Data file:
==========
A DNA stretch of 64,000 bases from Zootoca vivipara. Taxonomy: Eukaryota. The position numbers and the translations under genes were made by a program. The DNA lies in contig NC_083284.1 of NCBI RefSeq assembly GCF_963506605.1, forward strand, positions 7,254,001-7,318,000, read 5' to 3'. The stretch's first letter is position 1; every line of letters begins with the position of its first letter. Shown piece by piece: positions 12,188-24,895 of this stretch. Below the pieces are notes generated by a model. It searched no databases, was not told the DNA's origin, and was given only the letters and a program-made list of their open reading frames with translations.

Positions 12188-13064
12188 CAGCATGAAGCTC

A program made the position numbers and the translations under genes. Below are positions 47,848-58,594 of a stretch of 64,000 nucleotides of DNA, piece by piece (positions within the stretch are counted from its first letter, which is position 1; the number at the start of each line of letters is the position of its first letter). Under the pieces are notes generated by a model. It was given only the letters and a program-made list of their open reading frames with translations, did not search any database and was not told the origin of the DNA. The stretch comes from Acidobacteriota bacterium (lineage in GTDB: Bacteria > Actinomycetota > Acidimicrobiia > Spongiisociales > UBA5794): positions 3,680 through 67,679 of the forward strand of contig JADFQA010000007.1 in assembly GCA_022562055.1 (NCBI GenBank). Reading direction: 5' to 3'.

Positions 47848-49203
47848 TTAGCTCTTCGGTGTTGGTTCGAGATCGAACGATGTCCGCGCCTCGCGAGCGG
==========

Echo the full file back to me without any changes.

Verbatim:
A DNA stretch of 64,000 bases from Zootoca vivipara. Taxonomy: Eukaryota. The position numbers and the translations under genes were made by a program. The DNA lies in contig NC_083284.1 of NCBI RefSeq assembly GCF_963506605.1, forward strand, positions 7,254,001-7,318,000, read 5' to 3'. The stretch's first letter is position 1; every line of letters begins with the position of its first letter. Shown piece by piece: positions 12,188-24,895 of this stretch. Below the pieces are notes generated by a model. It searched no databases, was not told the DNA's origin, and was given only the letters and a program-made list of their open reading frames with translations.

Positions 12188-13064
12188 CAGCATGAAGCTC

A program made the position numbers and the translations under genes. Below are positions 47,848-58,594 of a stretch of 64,000 nucleotides of DNA, piece by piece (positions within the stretch are counted from its first letter, which is position 1; the number at the start of each line of letters is the position of its first letter). Under the pieces are notes generated by a model. It was given only the letters and a program-made list of their open reading frames with translations, did not search any database and was not told the origin of the DNA. The stretch comes from Acidobacteriota bacterium (lineage in GTDB: Bacteria > Actinomycetota > Acidimicrobiia > Spongiisociales > UBA5794): positions 3,680 through 67,679 of the forward strand of contig JADFQA010000007.1 in assembly GCA_022562055.1 (NCBI GenBank). Reading direction: 5' to 3'.

Positions 47848-49203
47848 TTAGCTCTTCGGTGTTGGTTCGAGATCGAACGATGTCCGCGCCTCGCGAGCGG